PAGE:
By Rose O. Sherman, EdD, RN, NEA-BC
We are at that time of year when many organizations ask their leaders to nominate staff for various clinical excellence awards. But will you take the time do it? Nurse leaders are busy. Writing a good award nomination application or letter takes time – for most nominations at least one hour. Time gets away from us and deadlines pass. Sometimes the very best nurses never get nominated for anything because no one takes the time to do it.
It is important that we begin to think of awards differently – as an investment – because even a nomination can be significantly meaningful to a nurse or other staff member. Researchers, Kelly, Runge, and Spencer looked at the predictors of compassion fatigue and compassion satisfaction in acute care nurses. 16 In their work, they found that meaningful recognition (which in this study was identified as a nomination for the Daisy Award) had a significant impact on reducing burnout, increasing compassion satisfaction and improving retention, especially in the Millennial nurse cohort. But knowing that these awards make a difference does not make them easier to write.
Some leaders may write the nominations without telling the employee that they are doing it. While surprise awards are great, asking the nurse for input can make the application much richer. For major awards, you should ask nurses for their updated resumes and for one or two stories about the outcomes of their contributions. Putting a great nomination together with this information becomes much easier.
Some additional tips include:
- Create a timeline and start early so you don’t miss the deadline.
- Make sure the nurse meets all the criteria for the award.
- Include outcomes and contributions that relate directly to each of the criteria outlined for the award.
- Include stories and use examples to illustrate key points and demonstrate the passion of the applicant.
- Fill out every section in the award application – they are generally individually scored.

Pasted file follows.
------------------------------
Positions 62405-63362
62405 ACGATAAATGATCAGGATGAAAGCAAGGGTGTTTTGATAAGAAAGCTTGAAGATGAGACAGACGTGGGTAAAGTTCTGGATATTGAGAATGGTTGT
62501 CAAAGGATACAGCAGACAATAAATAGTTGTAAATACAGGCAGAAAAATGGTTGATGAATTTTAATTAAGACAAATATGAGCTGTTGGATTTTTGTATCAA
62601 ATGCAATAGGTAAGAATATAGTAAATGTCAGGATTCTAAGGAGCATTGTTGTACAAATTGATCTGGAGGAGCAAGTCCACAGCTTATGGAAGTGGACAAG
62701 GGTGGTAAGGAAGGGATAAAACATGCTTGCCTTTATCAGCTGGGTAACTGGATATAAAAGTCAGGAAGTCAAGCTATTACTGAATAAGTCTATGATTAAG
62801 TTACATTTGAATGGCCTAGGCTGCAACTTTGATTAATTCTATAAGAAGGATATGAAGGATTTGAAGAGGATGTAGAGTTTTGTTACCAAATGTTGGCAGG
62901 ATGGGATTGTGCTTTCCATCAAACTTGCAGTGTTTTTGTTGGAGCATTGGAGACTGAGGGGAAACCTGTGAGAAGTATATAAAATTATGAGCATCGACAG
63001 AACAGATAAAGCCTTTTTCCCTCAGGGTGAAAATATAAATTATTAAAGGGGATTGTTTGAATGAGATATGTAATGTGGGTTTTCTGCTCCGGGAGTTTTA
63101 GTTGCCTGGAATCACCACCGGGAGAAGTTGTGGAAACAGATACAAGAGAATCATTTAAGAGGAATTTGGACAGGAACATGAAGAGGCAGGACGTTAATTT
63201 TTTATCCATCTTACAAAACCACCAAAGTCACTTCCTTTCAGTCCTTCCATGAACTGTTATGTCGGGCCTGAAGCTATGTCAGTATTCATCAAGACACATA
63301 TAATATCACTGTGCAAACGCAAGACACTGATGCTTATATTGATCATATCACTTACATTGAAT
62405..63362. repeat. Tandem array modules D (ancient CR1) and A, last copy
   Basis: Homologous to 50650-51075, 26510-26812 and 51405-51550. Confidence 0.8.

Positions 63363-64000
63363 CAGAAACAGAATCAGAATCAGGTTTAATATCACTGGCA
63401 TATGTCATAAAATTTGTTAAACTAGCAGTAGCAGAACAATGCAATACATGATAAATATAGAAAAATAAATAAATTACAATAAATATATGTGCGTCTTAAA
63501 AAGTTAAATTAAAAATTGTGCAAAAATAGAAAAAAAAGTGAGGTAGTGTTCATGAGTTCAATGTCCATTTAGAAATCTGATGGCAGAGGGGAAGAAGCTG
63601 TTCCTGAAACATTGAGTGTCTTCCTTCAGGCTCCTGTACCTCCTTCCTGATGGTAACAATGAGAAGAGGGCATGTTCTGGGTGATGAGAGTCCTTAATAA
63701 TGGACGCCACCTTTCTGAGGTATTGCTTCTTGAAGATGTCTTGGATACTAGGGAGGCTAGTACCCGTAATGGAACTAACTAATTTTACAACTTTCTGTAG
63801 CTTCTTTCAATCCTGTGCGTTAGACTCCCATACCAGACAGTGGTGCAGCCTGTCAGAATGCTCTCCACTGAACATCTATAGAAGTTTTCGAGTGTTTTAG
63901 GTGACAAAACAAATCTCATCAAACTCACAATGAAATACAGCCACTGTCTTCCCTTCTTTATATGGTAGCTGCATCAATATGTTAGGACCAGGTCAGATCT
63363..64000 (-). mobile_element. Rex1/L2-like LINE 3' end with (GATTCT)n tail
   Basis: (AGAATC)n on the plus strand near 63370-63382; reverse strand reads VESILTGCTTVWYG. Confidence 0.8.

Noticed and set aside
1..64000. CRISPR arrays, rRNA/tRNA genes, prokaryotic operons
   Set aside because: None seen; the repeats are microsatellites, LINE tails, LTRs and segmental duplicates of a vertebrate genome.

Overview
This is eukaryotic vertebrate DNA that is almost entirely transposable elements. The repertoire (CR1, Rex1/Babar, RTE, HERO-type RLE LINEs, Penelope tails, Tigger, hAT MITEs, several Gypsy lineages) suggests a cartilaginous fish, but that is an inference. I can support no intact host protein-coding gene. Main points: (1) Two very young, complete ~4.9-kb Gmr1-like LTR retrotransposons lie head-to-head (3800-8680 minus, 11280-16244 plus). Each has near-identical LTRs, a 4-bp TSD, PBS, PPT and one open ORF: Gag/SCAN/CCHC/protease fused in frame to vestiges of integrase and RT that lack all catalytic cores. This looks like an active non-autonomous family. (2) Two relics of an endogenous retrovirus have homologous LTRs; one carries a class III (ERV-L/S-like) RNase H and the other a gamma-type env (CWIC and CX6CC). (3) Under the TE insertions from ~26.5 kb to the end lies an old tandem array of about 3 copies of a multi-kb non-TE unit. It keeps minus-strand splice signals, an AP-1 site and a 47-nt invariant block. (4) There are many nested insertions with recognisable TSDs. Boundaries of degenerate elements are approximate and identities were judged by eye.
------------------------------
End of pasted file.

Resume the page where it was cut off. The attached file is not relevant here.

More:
- Choose your words carefully as words have power – use words that are powerful such as “a can-do attitude” – “strong ability to connect with patients and families” – “unselfishly gives his/her time or energy” – “ignites engagement of others” – “committed professional” – “transformational leader” – “generous mentor” BUT accompany them with specific examples of behaviors to illustrate how.
- Write in an active voice and use the nurse’s name frequently throughout the narrative.
- Pay attention to word count – if you go beyond the word count, it may not appear in the final application.
- Proof-read everything you write.
- See every award as an opportunity to nominate one of your staff.
The next time you receive an award announcement that one or more of your staff would qualify for, don’t bypass the email or put the flyer under a stack of papers. See it as an investment opportunity to make your team stronger. Take the time to decide who your best candidates are, ask for their input and write the nomination. You won’t be sorry you did.
Read to Lead
Kelly L, Runge J, Spencer C. Predictors of compassion fatigue and compassion satisfaction in Acute Care Nurses. Journal of Nursing Scholarship, 47(6), 522-28; 2015.
Rose Sherman’s new book – The Nurse Leader Coach: Become the Boss No One Wants to Leave is now available for pre-order. It will be released February 18th, 2019.
© emergingrnleader.com 2019